Praying and hoping for a miracle is one thing, and it is important. Prayer may not change God, but it does change the one doing the praying. But miracles almost always require more effort. I have experienced in my life moments of the Divine’s movement in our world that are completely beyond explanation. Many people have. But I have also experienced moments or periods of time that are equally miraculous, equally Divine, that are the result of a group of people, placing their hope in God and their trust in one another, doing the hard work of making the Kingdom of God real. The water into wine story is about so much more than the culmination of the miracle, it is a guide for us to follow in partnering with God to create miracles today. That guide is best described by my favorite scripture commentator Debie Thomas. She says to create miracles we must “be like Mary. Maybe we can notice, name, persist, and trust.”
First, we must notice the need. Mary said, “They have no wine.” When we look at the world today, what needs do we notice? “They have no water.” “They have no food.” “They have no shelter.” “They have no healthcare.” “They have no equal justice.” “They have no books.” “They have no teachers.” “They have no hope.” We must be active observers of the world, willing to look the pain of others in the eye. We must notice the need and then we must name it. Name it aloud. Name it to anyone willing to listen. Name it aloud over and over and over again until the world is finally no longer able to ignore it. Name it to God, and by doing so commit yourself to partnering with God to create a miracle. And then, the work must begin. And in the work, we must persist. The servants in the Gospel carried 150 gallons of water to fill the stone jars. What must we carry? What hard work do we need to do? And how will we support one another to persist in that hard work? How will we persist when the world tries to tell us our work is futile, when we are told world is too broken and the Kingdom of God is beyond our reach?
The Good News is the Gospel answers those questions for us as well. We will persist by placing our trust in the Divine, by following the teachings of Jesus. By working together as a community committed to serving God, even when that service is exhausting. “Do whatever he tells you,” Mary tells the servants. “Do whatever he tells you,” Mary is telling us. We may not have Jesus right in front of us, giving us clear commands and directions. But we do have the Holy Spirit constantly whispering in our ears. We do have the scriptures of both Testaments pointing us to justice with God at the center. We do have prophets, old and young alike, calling on us to follow them. “Do whatever he tells you,” and a miracle will happen.
The fictional character of Spock, with his highly logical mind, saw the effort and only the effort. And many people today, suspicious of religion, suspicious of God even, often see the work and only the work of the people. But, to live a life of faith is to at times set aside logic. The world loves to tell us that the work of justice is futile. The world loves to tell us that “everything is stacked up against us.” But we lean into the arms of God, draw from the well of the Holy Spirit, and carry with us the teachings of Jesus and say back to the world, “miracles are possible and we will not give up until they are experienced by all of Creation.” And maybe, just maybe, that is the miracle itself – acknowledging that God has given us the ability to turn the ordinary into the extraordinary. Amen.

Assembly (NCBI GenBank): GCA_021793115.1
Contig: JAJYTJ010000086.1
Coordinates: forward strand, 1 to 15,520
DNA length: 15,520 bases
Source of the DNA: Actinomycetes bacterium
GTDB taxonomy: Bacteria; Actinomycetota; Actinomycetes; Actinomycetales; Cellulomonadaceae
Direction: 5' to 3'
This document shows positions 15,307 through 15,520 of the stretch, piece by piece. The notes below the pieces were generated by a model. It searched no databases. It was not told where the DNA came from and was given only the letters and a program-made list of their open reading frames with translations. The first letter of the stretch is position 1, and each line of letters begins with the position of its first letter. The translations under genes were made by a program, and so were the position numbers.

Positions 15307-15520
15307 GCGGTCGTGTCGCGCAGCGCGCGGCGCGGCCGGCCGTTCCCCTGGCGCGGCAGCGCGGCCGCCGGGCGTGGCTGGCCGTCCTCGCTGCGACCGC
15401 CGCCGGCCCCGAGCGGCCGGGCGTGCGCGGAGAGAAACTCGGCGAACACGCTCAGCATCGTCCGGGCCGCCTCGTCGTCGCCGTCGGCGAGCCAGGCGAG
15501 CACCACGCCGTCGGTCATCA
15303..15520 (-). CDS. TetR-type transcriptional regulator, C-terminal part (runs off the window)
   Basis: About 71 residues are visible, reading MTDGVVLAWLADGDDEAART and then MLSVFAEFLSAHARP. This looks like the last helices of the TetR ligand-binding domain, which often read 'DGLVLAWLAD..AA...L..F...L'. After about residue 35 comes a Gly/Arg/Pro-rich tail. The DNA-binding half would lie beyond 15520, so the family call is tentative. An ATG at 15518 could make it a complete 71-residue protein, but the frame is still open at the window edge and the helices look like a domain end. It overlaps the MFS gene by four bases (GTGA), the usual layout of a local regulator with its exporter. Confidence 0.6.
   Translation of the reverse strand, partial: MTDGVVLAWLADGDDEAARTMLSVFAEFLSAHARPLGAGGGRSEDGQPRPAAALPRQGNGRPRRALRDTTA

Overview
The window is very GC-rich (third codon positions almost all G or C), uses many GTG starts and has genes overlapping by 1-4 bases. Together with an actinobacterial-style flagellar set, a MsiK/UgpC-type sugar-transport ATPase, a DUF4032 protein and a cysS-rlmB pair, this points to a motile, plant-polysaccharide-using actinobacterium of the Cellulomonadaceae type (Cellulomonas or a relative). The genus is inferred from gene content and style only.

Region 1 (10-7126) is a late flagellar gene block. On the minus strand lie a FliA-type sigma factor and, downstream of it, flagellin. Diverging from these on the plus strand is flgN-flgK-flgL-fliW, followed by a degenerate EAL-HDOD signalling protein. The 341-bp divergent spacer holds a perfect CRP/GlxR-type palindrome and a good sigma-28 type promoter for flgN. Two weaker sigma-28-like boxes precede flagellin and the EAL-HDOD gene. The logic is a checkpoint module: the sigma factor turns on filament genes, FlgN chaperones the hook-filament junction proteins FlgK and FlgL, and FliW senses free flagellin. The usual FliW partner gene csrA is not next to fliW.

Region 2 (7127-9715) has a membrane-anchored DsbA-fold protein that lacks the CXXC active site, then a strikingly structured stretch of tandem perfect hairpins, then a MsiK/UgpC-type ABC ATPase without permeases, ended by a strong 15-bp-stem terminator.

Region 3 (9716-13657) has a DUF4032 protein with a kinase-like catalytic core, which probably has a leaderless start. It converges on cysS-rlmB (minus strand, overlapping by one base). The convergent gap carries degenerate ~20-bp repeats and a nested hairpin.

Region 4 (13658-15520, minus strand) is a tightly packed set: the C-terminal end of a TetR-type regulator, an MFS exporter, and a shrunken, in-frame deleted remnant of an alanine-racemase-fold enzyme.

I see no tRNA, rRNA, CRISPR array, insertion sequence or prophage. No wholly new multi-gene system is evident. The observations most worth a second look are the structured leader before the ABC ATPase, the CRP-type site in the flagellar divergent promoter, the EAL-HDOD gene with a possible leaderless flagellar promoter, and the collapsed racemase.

God of miracles, when we look at the world, help us to see your movement in it. When we look at the effort of your people, let us see your inspiration behind it. And when we look and see the needs of your Creation, help us to know you have given us the ability to turn the ordinary into the extraordinary.
God, they have no water. They have no food. They have no justice. They have shelter. They have no teachers. They have no freedom. They have no friends. They have no healthcare. They have no hope.
God, we name these pains aloud not for you to notice, but for us to notice. We know that your presence is not separated from anyone. We know that those who lack always have you. So, as we pray for the miracles that are so needed in our world, we pray as an act of commit to partner with you and make your Kingdom come.
Give us the courage to name what we see. Give us the wisdom to speak the need aloud. Give us the strength to work together. Give us the resilience to lean on you. Give us the hope that you provide.
God of miracles, we are grateful for the miracle of our creation and carry with us the spark of your light to shine into the shadows of this world.
We pray all of this in the name of Jesus Christ, our teacher, our guide, our source of wisdom, and our partner in hope. And we pray with him and all who believe with the words he taught…Our Father…